Because cotton was so labor intensive, and that labor was provided by African Americans, the Delta’s population became majority black. But due to segregation and disfranchisement, whites were able to maintain political power in the Delta. But there was one exception: Mound Bayou. A small hamlet in the heart of the Delta, Mound Bayou was established as a black freedom town by founder Isaiah T. Montgomery, a former slave, in 1887. In Mound Bayou, blacks voted and did not experience Jim Crow. It was a safe haven for blacks, an oasis in a region where white supremacy ruled.
In Mound Bayou, we met with Dr. Eulah Peterson, the president of the local historical society, who spoke about the important role the town’s residents played in the struggle for civil rights. This struggle was sparked by a terrible incident in the Delta that captured the attention of the entire world. In 1955, fourteen-year-old Emmett Till was kidnapped and brutally murdered after supposedly whistling at a white female clerk at Bryant’s Grocery Store in Money, Mississippi. His mother’s decision to have an open casket funeral, letting everyone see the grotesque condition of his body, drew attention to the brutality of white supremacy and inspired a movement to change the South. In Glendora, we toured a museum that tells this troubling but important story.
In nearby Ruleville, we visited a memorial to one of the Delta’s most important civil rights leaders, Fannie Lou Hamer. Ms. Hamer was a 44-year old sharecropper who was thrown off her plantation in 1962 after she tried to register to vote. She then became a movement leader, inspiring her younger colleagues with her plain-spoken eloquence and commitment to the cause. In her hometown where she was once vilified, Hamer is now honored with a memorial park. Next to her grave is a newly installed life-size statue of the activist.
While we were visiting the memorial, a police car pulled up, driven by a white officer, and two African American women got out of the back. Like us, the women were visitors to Ruleville, and the police chief had met them downtown and offered to take them to see the statue, the town’s most prized historic site. Such a scene would have been inconceivable fifty years ago. In the usual story of the Delta, little mention is made of Jews, who settled in the region starting in the late 19th century. Jews were always a tiny percentage of the Delta’s population. They did not work as sharecroppers and were rarely plantation owners. They were merchants, setting up shop in countless Delta towns, many of which were little more than wide places in the road. They established congregations and built synagogues in the Delta’s larger towns, in places like Clarksdale, Greenville, Greenwood, and Cleveland. As the Delta has declined economically, its Jewish community has shrunk. Today, there are three small congregations left.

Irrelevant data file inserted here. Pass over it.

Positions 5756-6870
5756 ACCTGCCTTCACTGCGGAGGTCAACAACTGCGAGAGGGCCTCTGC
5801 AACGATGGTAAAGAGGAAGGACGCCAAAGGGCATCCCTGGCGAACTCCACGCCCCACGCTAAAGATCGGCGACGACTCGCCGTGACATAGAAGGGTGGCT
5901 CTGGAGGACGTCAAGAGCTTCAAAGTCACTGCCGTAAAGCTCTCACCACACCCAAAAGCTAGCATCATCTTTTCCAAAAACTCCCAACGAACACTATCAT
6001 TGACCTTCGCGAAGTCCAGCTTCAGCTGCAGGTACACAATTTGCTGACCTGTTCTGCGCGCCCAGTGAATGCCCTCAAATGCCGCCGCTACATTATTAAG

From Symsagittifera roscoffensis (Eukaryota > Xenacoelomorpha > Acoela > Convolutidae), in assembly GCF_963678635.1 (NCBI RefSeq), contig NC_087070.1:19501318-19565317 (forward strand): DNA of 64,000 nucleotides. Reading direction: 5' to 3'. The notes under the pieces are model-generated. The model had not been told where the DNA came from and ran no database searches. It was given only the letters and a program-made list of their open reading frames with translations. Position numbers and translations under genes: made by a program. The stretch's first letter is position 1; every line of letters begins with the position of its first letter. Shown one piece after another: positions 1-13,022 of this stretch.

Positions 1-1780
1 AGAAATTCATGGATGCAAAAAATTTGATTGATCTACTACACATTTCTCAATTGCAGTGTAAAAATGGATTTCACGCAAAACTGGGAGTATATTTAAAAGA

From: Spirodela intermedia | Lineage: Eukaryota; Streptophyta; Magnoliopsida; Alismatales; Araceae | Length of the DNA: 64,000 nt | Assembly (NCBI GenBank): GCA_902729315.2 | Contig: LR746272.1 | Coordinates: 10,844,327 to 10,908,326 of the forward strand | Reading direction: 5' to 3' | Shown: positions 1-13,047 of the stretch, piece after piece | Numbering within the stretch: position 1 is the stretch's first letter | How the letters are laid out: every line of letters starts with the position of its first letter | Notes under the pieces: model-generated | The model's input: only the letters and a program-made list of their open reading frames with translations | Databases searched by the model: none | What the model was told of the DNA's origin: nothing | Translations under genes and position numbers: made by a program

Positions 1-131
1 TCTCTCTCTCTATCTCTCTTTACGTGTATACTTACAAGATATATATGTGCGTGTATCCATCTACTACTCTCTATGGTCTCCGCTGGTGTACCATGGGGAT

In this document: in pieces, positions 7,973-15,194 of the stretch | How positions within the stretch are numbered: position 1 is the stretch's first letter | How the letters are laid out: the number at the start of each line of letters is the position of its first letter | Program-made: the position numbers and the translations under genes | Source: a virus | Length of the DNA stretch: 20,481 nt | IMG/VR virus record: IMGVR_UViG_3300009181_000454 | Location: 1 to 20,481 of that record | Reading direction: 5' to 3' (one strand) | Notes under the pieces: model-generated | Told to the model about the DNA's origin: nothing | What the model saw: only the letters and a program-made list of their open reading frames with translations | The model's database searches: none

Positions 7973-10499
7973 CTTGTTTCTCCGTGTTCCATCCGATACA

In Greenwood, we met with Gail Goldberg of Congregation Ahavath Rayim. The traditional congregation, which once had a full-time rabbi and a flourishing religious school, is now down to nine people. They meet for lay-led services once a month, but still fill their sanctuary on Rosh Hashanah, when extended family and friends from around the country come to the Delta to help the congregation carry on its traditions.
Driving through the Delta, you think a lot about what used to be there: thriving market towns with several Jewish-owned stores; cotton fields ringed by sharecropper shacks; white elected officials thwarting the efforts of blacks to vote. Now, many of these small towns have little or no commerce, mechanical cotton pickers have ended the sharecropping system and you are just as likely to see soybeans growing as cotton, and most Delta towns have black elected officials. While the Delta has been transformed over the last several decades, as you drive by its farms and swamps, you realize that the past is never far behind.
As many people know, I’ll be leaving my post at the ISJL next week to pursue a Ph.D. in American Studies. The last four years have been amazing for me, personally, professionally and academically, and I know I’m going to miss the city of Jackson and the ISJL office.
My last big project here has been a series of three short videos about Jewish life in Ashland, Kentucky, which were commissioned by the Kaplan Simons Family Foundation. I’m proud and excited to share these videos today:
Huge thanks to all of the participants, the families who shared photographs with me and especially the Boyd County Public Library, where many of the interviews were conducted.